April 7, 2012 – Dr. Dimitar Grantcharov – “Inequalities”

April 14, 2012 – No Math Circle – Circle on the Road

April 21, 2012 – David Cordeiro – “The Flaw of Averages: Monte Carlo Simulation and Problem Solving Applied to Business Decisions”

For our last session of the 2011-2012 season, David Cordeiro will give an introduction to Monte Carlo simulation and its application to a wide variety of important business decisions.  Unfortunately, most companies rely on a combination of deterministic tools, heuristic thinking and averages to make their decisions.  This “flaw of averages” leads many business leaders to over simplify problems and to have a greater confidence in their decisions than is warranted.  Mr. Cordeiro will share his first hand experience witnessing how such cartoonish decision making led to falling stock prices, work force reductions and ruined careers.  It is never too late or too early to learn the art of stochastic forecasting and how to use these powerful techniques to make better decisions and avoid the Flaw of Averages.

## Fall Semester 2011

September 17, 2011 – Radu Sorici – “Mathematics of Computer Science”

In this session we will discuss some elementary mathematics that is useful for computer science. Some of the topics covered: logic notation, methods of proof, sets, graph theory, counting principles, etc. In addition, we will look at some real world applications of the topics discussed.

September 24, 2011 – Joshua Nichols-Barrer – “Modular Arithmetic in Contest Mathematics”

Modular arithmetic is an essential tool for properly treating number theory problems in contest mathematics.  While there is far more to talk about than we have time for today, we will extensively cover the foundations of arithmetic mod an integer $m$, looking to differences between mod $m$ arithmetic and that which we are all familiar with, as well as those things which distinguish arithmetics mod $m$ for distinct values of $m$.  We will also begin to think about algebra mod $m$ should we have the time.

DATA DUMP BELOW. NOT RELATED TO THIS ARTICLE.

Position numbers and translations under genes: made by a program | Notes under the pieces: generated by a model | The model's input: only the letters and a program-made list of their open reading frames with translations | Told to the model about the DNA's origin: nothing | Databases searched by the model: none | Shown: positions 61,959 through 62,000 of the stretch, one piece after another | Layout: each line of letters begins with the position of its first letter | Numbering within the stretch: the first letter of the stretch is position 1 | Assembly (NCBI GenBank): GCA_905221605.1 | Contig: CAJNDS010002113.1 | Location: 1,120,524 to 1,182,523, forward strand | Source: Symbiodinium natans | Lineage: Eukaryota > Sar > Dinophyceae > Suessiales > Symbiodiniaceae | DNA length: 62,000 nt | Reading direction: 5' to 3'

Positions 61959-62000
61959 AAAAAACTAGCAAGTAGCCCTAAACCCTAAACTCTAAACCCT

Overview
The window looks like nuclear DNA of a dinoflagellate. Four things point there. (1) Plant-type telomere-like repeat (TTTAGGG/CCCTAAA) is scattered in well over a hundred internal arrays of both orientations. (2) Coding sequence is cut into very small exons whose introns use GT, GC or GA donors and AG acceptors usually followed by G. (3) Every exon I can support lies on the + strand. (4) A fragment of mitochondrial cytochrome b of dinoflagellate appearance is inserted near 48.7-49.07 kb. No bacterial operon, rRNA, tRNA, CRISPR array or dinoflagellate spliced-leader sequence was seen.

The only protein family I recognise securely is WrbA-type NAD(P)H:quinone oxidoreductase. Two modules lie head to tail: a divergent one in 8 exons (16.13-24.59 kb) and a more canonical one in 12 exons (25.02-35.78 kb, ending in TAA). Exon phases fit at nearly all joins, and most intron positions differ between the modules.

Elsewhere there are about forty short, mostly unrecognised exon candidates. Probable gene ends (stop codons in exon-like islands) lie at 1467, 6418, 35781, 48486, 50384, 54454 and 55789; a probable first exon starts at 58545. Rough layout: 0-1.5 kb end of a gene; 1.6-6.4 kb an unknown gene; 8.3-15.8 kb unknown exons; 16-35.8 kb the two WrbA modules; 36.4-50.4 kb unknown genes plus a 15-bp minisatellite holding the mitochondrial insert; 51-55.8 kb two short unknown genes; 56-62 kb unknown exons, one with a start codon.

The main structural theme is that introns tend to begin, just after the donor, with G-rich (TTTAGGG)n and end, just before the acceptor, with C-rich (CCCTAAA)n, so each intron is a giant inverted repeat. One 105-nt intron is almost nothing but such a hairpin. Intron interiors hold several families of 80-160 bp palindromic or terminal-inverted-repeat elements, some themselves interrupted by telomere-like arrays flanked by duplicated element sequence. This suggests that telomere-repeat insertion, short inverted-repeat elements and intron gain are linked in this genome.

October 1, 2011 – Dr. Branislav Kisačanin – “First Encounter with Calculus”

In this session we will look at calculus and try to dispell the mistery that often surrounds it. We will begin by looking at examples of limiting processes, and show for example that as x approaches 0, the value of $\frac{\sin x}{x}$ approaches 1. Based on several other examples of limits, we will be able to determine line equations for tangets of various curves. This will bring us to the doorstep of the first derivative. We will look at other interpretations of the first derivative and also look at how it is applied to maximization and minimization, Newton’s method of tangents for solving equations, etc. In the second hour we will look at another major part of calculus, integration, and will show how integration is used to compute areas and volumes. We will also look at the methods used by Archimedes to compute the volumes of solid spheres, which are remarkably similar to modern integration. Of course, there is much more to caclulus than we can learn in one day, but this will be a good start!

October 8, 2011 – Dr. Titu Andreescu – “Digits of Positive Integers”

The presentation will feature several interesting problems related to digits of positive integers, most problems having a contest flavor.

October 15, 2011 – Dr. Titu Andreescu – “Prime and Composite Numbers””

Next Saturday Dr. Andreescu will return to share some of his favorite problems related to primes and composite numbers. Not only are these subjects major components of mathematical contests, they are also used widely in applied math topics like cryptography. The presentation will contain interesting problems involving primes and numbers that can be written as product of primes.